The shelf life of expiring contracts
Expiring contracts have taken on a life of their own -- especially this time of year
The appeal of expiring deals helps shape the trade-deadline marketplace
Raef LaFrentz has fallen off the radar as a player, but his contract is valuable
So I was on the phone with my 83-year-old godmother who lives in Wrigleyville, in a brownstone on Chicago's North Side, and in between chatter about her bunions and black-sheep Cousin Ernie, she comes at me with this: "You think the Bulls are going to make something happen at the trade deadline with Larry Hughes, Tyrus Thomas or Drew Gooden's $7.2 million expiring contract?''
Major League Baseball decades ago so popularized the term "player to be named later,'' it would crop up in Johnny Carson monologues. Pro sports' wheelers and dealers across the board made us familiar with the notion of future considerations. But it was the NBA, first in among the various leagues on the idea of a salary cap, that introduced the concept of "expiring contracts'' into our vernacular. To the point that an octogenarian widow whose tastes run to Jerry Vale and Dr. Phil just might, might, know something about it.
Expiring contracts are all the rage these days. Without them, we wouldn't have much of a clamor at the NBA trading deadline or much of an offseason at all. Every player eventually has an expiring contract but these things have taken on such lives of their own, if often doesn't seem that every expiring contract actually has a player attached.
"It's kind of interesting the way you're describing that,'' Bucks general manager John Hammond said Monday. "I've been in the NBA for almost 20 years and 'expiring contract' has always been part of the vernacular. But in today's age, it's kind of the whole economic landscape that now it's even become more common with the everyday sports fan. Because everyone's concerned about the dollar, and the dollars being spent by their teams.''
Hammond was one of several NBA GMs who took time, barely 72 hours before Thursday's 3 p.m. ET deadline, to talk about expiring contracts and how their appeal shapes not only the trade marketplace but also fans' relationships with teams, teams' relationships with their players and players' own internal voices.
Expiring contracts, first of all, are exactly what they sound like: a deal for a player's services that is about to lapse. Their value in a salary-capped sport is simple: When a player making $7 million a year comes to the end of his contract, that amount comes off his team's cap number. That can drop the club below the league's soft payroll limit ($58.68 million for this season), giving it flexibility to acquire other players in trade or free agency. Or better yet, in the NBA it can lessen or eliminates a team's luxury-tax obligation by moving it below or closer to the tax threshold ($71.15 million), which acts as a hard cap by imposing a dollar-for-dollar surcharge above that amount.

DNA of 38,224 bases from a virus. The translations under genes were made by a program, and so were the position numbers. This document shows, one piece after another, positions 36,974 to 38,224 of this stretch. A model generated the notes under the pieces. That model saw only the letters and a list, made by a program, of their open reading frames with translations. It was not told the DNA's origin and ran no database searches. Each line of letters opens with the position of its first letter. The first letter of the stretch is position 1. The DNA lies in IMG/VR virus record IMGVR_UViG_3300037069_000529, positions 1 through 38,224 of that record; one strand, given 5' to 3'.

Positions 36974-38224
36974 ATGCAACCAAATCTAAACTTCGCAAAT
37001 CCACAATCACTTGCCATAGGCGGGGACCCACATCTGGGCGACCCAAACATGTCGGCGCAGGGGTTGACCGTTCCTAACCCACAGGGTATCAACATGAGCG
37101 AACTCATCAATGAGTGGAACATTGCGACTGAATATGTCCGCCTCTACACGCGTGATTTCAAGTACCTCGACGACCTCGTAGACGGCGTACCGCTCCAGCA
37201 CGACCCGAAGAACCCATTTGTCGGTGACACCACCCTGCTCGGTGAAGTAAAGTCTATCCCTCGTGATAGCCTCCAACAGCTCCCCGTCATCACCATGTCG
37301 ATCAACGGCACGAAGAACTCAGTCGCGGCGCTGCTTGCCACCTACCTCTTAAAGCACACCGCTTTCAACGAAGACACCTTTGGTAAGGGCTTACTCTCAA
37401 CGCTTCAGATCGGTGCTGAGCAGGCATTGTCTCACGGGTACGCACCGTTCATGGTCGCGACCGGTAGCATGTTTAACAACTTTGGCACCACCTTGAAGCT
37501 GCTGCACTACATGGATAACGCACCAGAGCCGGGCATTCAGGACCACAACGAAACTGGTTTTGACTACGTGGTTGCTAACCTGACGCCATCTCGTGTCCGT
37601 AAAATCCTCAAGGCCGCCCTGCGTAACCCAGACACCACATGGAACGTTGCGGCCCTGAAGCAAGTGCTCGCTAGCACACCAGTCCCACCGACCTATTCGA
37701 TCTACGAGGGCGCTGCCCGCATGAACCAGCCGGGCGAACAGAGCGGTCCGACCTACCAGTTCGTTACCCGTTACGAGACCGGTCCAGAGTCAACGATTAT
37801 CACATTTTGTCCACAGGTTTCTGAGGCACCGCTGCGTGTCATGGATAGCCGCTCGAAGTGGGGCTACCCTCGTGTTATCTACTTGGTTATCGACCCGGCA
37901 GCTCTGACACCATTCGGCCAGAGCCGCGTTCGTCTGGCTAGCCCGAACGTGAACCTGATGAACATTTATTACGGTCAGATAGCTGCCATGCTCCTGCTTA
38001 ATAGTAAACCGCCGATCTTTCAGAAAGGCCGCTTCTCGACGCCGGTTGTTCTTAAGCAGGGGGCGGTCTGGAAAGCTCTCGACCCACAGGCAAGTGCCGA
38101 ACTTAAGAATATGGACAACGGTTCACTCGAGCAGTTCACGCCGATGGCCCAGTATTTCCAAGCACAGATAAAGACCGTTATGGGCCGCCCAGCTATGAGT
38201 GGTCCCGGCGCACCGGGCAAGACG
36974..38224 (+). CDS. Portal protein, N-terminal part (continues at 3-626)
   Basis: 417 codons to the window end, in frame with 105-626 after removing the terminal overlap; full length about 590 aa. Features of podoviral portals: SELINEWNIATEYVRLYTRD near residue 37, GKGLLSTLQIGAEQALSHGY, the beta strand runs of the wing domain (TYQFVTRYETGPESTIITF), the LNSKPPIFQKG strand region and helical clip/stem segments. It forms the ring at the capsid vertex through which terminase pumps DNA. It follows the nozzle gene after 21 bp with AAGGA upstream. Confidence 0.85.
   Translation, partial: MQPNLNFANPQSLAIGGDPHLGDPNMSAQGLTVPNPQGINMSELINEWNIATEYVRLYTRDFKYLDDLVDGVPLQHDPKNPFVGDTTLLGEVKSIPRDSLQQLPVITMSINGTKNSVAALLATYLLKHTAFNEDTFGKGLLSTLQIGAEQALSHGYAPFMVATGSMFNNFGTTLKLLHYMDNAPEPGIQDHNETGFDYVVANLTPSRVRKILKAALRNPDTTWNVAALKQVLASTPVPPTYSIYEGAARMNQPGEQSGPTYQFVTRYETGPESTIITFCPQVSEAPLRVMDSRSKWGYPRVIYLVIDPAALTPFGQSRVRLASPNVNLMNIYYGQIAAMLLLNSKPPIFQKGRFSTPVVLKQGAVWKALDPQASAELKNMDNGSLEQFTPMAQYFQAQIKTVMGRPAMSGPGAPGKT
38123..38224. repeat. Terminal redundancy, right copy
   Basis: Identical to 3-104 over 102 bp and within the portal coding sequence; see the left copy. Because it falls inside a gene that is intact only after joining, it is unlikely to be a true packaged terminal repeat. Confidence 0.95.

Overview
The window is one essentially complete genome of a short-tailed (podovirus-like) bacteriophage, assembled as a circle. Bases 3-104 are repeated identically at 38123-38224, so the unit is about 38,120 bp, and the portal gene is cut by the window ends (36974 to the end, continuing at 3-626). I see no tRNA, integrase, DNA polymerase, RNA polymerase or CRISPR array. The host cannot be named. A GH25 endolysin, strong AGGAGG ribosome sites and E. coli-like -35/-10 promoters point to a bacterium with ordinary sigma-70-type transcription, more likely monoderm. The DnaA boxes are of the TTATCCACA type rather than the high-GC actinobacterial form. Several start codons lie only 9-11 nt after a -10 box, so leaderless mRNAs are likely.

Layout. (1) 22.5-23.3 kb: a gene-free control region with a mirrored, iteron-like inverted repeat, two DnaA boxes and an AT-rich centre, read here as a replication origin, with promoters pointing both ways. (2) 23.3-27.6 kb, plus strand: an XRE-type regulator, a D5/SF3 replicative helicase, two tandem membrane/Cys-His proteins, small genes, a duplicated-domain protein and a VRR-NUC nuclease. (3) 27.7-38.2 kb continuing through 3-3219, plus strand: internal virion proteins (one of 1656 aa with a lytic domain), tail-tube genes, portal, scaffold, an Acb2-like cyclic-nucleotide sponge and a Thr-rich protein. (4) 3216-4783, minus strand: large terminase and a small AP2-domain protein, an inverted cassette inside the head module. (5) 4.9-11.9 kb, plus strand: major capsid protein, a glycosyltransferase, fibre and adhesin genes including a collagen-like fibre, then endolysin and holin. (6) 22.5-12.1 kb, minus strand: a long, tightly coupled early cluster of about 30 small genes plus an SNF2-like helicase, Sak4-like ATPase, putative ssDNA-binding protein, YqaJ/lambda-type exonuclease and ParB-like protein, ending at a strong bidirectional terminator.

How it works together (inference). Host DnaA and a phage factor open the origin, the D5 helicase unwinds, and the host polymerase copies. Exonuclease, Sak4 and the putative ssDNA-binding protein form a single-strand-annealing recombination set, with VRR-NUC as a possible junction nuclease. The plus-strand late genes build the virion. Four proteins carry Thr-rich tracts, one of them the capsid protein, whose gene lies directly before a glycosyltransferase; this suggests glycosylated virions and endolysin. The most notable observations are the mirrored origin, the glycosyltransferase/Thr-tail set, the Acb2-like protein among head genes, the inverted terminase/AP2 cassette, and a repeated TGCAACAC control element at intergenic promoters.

The early salivating over the 2010 free-agent class (which could include LeBron James, Dwyane Wade and Chris Bosh) is an obvious reason for teams to stash cash. Even more compelling, if not nearly as sexy, is the current economy, the pinch many owners have felt in their non-NBA investments and the chilly times anticipated for 2009-10 ticket sales and sponsorship renewals. It's not for nothing, for instance, that the NBA is about to borrow $175 million to assist 15 teams that are in need of a cash infusion, as the Sports Business Journal reported Monday.
In an industry in which only one of 30 organizations truly wins, 29 of them can hit summer feeling like they're wasting money. Especially when the ink turns red. To fans, freeing up $8 million of cap space to dangle in front of a free-agent shooting guard makes for great offseason speculation. To an owner, saving $16 million in pay and taxes when that $8 million man comes off his payroll is just good business. And if his GM acquired him for another guy owed $27 million for an additional three years, the move can be a no-brainer.
"What we're dealing with now, it's a little sign of the times,'' Mavericks president Donn Nelson said. "There's a little belt-tightening that's going on all over the country. People can relate to it. Around the water cooler or the breakfast table, your average fan is becoming more savvy.''
Here are a few finer points, then, to expiring contracts that the newly savvy might or might not know:
-- A player never is not a contract. But a contract sometimes is not much of a player.
In a perfect world, a team would round up the 12 players it felt were the most talented and productive available, and play each game as if it were its last with but one goal -- a championship -- and no awareness of future seasons or financial pressures. The NBA, alas, is anything but perfect.
"I was a coach for a lot of years, and some teams I was with, you basically coached the players who were assigned to you,'' Nelson said. "A coach knows players cost money, but if it's not coming out your back pocket, you're just going to coach the talent. From a management perspective, you don't really think of a player without attaching some dollar value there. The first things you have to be able to tell your owner is, 'This player is going to provide us X and he's going to cost us Y.' Talent has a price. It's just hard for me to separate it.''
Bottom line? The bottom line. Every team has two, three or four players near the end of its bench or 15-man roster who provide hardly any X at all, but every GM and owner knows precisely how much Y they cost. Those guys often are where the expiring contracts reside; lots of them sit behind their benches in suits. They're heroes on the balance sheet rather than in the box score.